I dunno... I'm starting to think I should send this unit back and get an LTO4 drive... :rollie:

 

Seems like Mauricev has shown me the light regarding LTO...

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To conclude my non-exhausitive 'review' of using RDX with Retrospect, here is a summary of my findings:

 

Summary

- Using the unit as a Removable Backup Set, works, but extremely slow performance (7 MB/sec) is the result.

- Using the unit as a Disk Backup Set, works faster (Write 18-20 MB/sec - Read 24-25 MB/sec - Stand alone Verify ± 27 MB/sec). However there are now two 'problems':

- When doing a backup that requires a new cartridge during the backup, the media eject button of Retrospect doesn't work, and eject from Windows is blocked by the OS. To eject the media one has to press the eject button on the unit itself and it will take between 1 - 5 minutes (observed a couple of times - no exceptions, this happened always) for the unit to eject the cartridge.

- During verify of a backup operation that included a cartridge swap, one encounters a strange behaviour in the log file, where the execution completes successfully however there is always mentioned that there is one file remaining to be verified.

 

System used:

- Intel based 3GHz Dual Core CPU with 4GB RAM (3.5GB addressable).

- Vista (32 bits version) Ultimate.

- Backup source is iSCSI based storage (peak at 115MB/sec).

- Retrospect Multi Server 7.6.123 + Driver Update and Hot Fix 7.6.2.101.

- HP Storageworks RDX Drive (USB-2 based) firmware is 2040.

- Cartridge firmware is 13.01A13.

- Cartridge size 320GB (300GB NTFS formatted - two used).

- HP RDX Utility is version 2.20 / DLL version is 2.28.

- Backup type used was a "Transfer Snapshots" (Transfer all active Snapshots), default settings with Media verification ON.

 

Conclusion (based on our setup)

Retrospect isn't 100% Qualified for this product, even if their website states it is. See: http://www.retrospect.com/supportupdates/technical/retrospect/detail/?id=9851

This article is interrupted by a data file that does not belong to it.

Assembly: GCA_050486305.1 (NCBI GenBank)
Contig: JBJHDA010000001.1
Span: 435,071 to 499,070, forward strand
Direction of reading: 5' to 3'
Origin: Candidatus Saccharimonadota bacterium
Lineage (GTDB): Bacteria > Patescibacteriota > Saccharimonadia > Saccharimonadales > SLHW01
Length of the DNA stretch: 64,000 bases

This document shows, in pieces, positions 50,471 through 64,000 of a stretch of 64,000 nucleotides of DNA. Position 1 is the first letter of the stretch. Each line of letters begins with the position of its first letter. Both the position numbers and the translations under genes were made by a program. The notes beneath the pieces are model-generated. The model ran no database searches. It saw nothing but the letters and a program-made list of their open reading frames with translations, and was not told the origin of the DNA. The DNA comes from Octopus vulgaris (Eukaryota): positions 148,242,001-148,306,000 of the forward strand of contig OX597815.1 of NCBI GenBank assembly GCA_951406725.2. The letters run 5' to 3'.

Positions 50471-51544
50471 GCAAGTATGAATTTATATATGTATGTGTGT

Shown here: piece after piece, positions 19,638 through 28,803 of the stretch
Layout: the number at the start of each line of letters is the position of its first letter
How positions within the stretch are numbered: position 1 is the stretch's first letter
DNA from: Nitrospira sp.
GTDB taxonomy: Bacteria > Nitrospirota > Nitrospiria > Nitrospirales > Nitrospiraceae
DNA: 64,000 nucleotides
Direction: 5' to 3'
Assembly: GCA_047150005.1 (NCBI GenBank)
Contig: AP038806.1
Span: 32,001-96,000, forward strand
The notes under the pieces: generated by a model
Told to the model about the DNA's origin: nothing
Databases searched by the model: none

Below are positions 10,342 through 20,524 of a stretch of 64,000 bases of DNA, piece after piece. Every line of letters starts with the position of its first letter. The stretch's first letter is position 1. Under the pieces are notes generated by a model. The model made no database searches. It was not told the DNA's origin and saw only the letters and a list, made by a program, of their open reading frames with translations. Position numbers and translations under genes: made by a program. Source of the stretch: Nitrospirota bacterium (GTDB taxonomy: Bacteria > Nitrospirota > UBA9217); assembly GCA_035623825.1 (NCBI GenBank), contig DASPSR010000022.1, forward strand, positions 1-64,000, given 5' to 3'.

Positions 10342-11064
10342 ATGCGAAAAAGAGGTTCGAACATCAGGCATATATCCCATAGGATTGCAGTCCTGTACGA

The problems, I reported above, have been consistently detected during several test runs. I deem them enough of an unknown (the verify problem) and unsatisfactory (media swapping and removable performance versus disk performance) factor that I have decided to return the unit.

 

Of course, and like always, your mileage may vary...

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Robin, while preparing the cartridges for return shipment (secure erase) and subsequential formatting. I noticed the unit had the same eject problem as within Retrospect.

 

Right after formating, we 'opened' the cartridge in Windows explorer to check its content (it was empty of course). We then pressed the eject button on the unit (while leaving the window open). The cartridge LED started to blink (never stopped), but no eject was produced. A second button press a couple of minutes later didn't seem to help either. However when we closed the still open window, it ejected.

 

Maybe it was a coincidence it happend at the same time, maybe it was ejected by the command of the first button press.

 

We are currently processing the second cartridge and will report back tomorrow if this is repeated.

 

Retrospect was running in the background though, however it was not using the RDX drive.

 

So the eject problem might not be a Retrospect bug after all. It's a bit weird though, as this was reproducible within Retrospect and we didn't have this problem before. But we did format the cartridges now and then, so it might be format-related.

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Okay,we've figured out the eject problem. It still might be a problem FOR Retrospect, but it can also be triggered from within Vista.

 

For the below mentioned we didn't have Retrospect running.

 

Just insert a cartridge. Let it spin up and eject it by pressing the unit's eject button. It will immediately eject.

 

Now do the same, but open the cartridge's contents in Windows. Leave the window open and press the eject button on the unit. It will blink its LED's, but it will not eject. Only after closing the open window will it eject (after a couple of seconds).

 

Presumably Retrospect, when asking for new media, keeps the drive 'occupied' in the same fashion. Resulting in long eject times.

 

Hope this helps the bug report.

 

Besides that there are the other problems I mentioned, they don't seem related. But at least now you have a little bit more information about the eject problem. The unit is now packaged and will be picked up by the courier tomorrow.